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Distributed for National University of Singapore Press

Southeast Asia in Ruins

Art and Empire in the Early 19th Century

British artists and commentators in the late 18th and early 19th century encoded the twin aspirations of progress and power in images and descriptions of Southeast Asia’s ruined Hindu and Buddhist candis, pagodas, wats and monuments. To the British eye, images of the remains of past civilisations allowed, indeed stimulated, philosophical meditations on the rise and decline of entire empires. Ruins were witnesses to the fall, humbling and disturbingly prophetic, (and so revealing more about British attitudes than they do about Southeast Asia’s cultural remains). This important study of a highly appealing but relatively neglected body of work adds multiple dimensions to the history of art and image production in Britain of the period, showing how the anxieties of empire were encoded in the genre of landscape paintings and prints.

340 pages | 82 color plates | 7 1/4 x 9 1/4 | © 2016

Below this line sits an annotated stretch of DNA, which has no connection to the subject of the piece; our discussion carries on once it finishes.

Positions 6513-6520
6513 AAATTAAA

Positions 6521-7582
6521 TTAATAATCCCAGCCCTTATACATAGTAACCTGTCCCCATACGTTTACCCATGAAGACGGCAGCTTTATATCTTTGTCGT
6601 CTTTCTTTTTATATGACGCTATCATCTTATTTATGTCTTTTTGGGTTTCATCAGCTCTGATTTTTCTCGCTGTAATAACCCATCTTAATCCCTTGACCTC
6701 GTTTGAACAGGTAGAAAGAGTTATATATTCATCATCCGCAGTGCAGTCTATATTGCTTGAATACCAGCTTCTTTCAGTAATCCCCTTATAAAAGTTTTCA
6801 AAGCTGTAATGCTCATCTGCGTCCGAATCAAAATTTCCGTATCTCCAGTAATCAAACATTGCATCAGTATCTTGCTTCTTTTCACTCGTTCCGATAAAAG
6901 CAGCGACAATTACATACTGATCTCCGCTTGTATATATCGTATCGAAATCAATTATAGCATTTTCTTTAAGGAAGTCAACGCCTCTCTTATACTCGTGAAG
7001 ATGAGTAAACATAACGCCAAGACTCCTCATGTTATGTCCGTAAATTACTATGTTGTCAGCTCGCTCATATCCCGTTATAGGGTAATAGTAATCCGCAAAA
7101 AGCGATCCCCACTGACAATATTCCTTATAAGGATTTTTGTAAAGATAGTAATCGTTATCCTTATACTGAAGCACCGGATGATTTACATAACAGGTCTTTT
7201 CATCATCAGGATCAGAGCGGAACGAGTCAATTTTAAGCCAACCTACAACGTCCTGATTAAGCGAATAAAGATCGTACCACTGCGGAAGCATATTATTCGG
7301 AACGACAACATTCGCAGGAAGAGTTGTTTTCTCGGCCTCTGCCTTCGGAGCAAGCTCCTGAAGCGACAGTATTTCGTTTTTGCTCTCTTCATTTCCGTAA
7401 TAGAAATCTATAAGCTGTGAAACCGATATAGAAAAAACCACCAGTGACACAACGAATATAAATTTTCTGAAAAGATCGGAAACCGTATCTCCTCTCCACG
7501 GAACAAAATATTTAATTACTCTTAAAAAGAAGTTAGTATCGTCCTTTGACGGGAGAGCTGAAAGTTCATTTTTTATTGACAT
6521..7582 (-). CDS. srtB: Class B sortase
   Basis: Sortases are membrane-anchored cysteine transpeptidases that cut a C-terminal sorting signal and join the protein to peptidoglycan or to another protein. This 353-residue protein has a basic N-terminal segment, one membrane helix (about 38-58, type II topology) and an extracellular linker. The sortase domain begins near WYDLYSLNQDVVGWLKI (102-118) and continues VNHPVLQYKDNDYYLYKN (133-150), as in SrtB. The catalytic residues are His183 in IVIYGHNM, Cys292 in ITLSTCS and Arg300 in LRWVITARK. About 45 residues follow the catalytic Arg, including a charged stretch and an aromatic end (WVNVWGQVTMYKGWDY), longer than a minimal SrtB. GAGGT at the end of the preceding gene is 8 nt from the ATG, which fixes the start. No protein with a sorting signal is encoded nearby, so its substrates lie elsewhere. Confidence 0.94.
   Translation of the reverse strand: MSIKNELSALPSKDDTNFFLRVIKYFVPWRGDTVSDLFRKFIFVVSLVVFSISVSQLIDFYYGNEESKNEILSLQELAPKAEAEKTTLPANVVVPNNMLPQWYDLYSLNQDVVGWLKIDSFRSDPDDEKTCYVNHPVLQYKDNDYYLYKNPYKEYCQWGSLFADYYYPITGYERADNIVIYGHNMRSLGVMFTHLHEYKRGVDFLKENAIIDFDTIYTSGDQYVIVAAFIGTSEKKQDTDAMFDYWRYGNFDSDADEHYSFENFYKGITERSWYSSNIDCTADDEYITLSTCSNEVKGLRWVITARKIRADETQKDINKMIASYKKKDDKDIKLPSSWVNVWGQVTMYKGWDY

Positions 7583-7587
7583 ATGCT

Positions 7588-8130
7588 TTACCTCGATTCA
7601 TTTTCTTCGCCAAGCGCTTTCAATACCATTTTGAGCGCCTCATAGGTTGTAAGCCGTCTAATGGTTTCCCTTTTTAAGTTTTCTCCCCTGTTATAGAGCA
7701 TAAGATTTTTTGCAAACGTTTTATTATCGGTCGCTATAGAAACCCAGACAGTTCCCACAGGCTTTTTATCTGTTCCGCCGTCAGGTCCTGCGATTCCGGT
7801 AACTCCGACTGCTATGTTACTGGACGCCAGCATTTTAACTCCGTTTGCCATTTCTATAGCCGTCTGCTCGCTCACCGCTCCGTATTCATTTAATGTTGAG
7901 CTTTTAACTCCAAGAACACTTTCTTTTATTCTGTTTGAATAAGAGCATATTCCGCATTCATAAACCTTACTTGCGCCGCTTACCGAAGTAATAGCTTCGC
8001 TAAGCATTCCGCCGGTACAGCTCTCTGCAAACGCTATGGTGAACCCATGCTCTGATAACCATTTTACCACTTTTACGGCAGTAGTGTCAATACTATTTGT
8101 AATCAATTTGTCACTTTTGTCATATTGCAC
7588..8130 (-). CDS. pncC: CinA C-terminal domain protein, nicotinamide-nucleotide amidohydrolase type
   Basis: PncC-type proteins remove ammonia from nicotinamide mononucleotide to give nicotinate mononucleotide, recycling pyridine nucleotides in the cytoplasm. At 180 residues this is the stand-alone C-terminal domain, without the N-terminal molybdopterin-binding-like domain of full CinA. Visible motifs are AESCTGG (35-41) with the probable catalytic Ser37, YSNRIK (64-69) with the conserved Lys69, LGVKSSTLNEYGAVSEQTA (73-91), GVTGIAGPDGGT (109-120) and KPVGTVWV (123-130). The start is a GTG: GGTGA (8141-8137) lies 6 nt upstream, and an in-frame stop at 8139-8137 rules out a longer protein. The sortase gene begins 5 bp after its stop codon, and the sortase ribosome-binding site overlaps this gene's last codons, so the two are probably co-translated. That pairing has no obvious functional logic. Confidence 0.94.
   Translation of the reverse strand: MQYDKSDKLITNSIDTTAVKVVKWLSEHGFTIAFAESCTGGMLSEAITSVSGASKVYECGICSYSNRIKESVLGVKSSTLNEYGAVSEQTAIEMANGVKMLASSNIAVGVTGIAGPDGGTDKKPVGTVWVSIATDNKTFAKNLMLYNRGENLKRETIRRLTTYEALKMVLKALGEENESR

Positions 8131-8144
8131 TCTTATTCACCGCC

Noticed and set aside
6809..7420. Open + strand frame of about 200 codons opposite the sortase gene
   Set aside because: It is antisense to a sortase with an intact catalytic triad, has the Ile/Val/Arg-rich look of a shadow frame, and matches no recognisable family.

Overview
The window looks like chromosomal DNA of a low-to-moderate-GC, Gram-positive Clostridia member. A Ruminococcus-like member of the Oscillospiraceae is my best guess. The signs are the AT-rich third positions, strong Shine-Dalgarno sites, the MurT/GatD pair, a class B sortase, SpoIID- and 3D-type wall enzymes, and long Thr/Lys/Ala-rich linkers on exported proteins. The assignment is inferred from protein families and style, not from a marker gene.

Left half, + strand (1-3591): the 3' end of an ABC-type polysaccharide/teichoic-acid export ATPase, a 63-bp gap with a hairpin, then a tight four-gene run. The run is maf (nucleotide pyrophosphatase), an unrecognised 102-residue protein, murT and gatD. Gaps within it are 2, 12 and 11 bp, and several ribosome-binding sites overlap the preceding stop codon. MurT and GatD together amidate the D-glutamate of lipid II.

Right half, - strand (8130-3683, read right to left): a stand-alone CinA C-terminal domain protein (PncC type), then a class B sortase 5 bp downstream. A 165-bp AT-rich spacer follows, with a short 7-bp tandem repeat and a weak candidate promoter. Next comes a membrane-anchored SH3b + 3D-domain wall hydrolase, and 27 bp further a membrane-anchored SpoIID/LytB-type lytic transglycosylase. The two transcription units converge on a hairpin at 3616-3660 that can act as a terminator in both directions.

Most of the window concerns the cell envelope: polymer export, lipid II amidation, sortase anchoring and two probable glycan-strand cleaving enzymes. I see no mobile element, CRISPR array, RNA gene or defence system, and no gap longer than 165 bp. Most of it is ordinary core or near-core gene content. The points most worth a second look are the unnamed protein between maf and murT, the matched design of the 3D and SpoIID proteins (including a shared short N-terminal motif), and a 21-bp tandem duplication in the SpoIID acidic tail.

Art: British Art, Middle Eastern, African, and Asian Art

Asian Studies: Southeast Asia and Australia

History: Asian History

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“This immaculately written book, together with the excellently chosen illustrations, integrates early British visual culture regarding Southeast Asia with an important discussion of the relationships between European imperialism and art history.”

John Crowley, Dalhousie University

Southeast Asia in Ruins is a valuable and impressive addition to scholarship on British art. Richly diverse source materials are deftly deployed in an elegant, insightful and highly readable narrative that has the very great merit of focusing attention on these beautiful but all too frequently overlooked images.”

Tony Ellwood, National Gallery of Victoria

“This is a richly-detailed academic study that is filled with original art but it’s not too dense or complex to be out of reach of the casual reader.”


"This impeccable art history scholarship is the result of long and thorough doctoral research on decoding narratives hinted in landscape paintings and prints of Southeast Asia's Hindu and Buddhist sanctuaries in ruins...Tiffin's work and methodology are exemplary in showing how the study of images may be as heuristic as the study of text."


Table of Contents

List of Figures
Introduction – Subjects of Novelty and Interest
I           Raffles’ The History of Java, its Precursors and its Peers
II          The Candi of Java and the Picturesque Ideal
III        The Barometer of Civilisation
IV        The Nature of Decline
V         The Politics of Decline
VI        Dissipating the Gloom of Ignorance
Conclusion – The Landscape of Regret
Selected Bibliography

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